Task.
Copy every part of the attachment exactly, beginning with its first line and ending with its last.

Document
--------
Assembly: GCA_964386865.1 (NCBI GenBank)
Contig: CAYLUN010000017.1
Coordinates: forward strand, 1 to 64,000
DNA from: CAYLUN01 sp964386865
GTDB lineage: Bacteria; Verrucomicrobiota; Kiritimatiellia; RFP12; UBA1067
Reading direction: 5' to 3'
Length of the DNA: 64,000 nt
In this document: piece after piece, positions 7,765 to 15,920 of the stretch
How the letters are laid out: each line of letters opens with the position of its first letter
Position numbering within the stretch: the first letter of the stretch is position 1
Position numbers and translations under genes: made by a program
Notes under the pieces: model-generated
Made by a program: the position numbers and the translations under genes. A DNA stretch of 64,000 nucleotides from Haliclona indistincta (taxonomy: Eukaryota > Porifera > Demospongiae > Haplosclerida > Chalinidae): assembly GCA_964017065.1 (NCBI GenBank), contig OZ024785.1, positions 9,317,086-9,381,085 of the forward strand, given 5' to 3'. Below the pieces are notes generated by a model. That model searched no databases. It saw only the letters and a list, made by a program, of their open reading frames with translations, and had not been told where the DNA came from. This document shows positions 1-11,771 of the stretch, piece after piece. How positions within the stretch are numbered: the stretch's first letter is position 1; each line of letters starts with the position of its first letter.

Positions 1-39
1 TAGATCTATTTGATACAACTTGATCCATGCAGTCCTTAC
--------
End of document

Assembly: GCA_964386865.1 (NCBI GenBank)
Contig: CAYLUN010000017.1
Coordinates: forward strand, 1 to 64,000
DNA from: CAYLUN01 sp964386865
GTDB lineage: Bacteria; Verrucomicrobiota; Kiritimatiellia; RFP12; UBA1067
Reading direction: 5' to 3'
Length of the DNA: 64,000 nt
In this document: piece after piece, positions 7,765 to 15,920 of the stretch
How the letters are laid out: each line of letters opens with the position of its first letter
Position numbering within the stretch: the first letter of the stretch is position 1
Position numbers and translations under genes: made by a program
Notes under the pieces: model-generated
Made by a program: the position numbers and the translations under genes. A DNA stretch of 64,000 nucleotides from Haliclona indistincta (taxonomy: Eukaryota > Porifera > Demospongiae > Haplosclerida > Chalinidae): assembly GCA_964017065.1 (NCBI GenBank), contig OZ024785.1, positions 9,317,086-9,381,085 of the forward strand, given 5' to 3'. Below the pieces are notes generated by a model. That model searched no databases. It saw only the letters and a list, made by a program, of their open reading frames with translations, and had not been told where the DNA came from. This document shows positions 1-11,771 of the stretch, piece after piece. How positions within the stretch are numbered: the stretch's first letter is position 1; each line of letters starts with the position of its first letter.

Positions 1-39
1 TAGATCTATTTGATACAACTTGATCCATGCAGTCCTTAC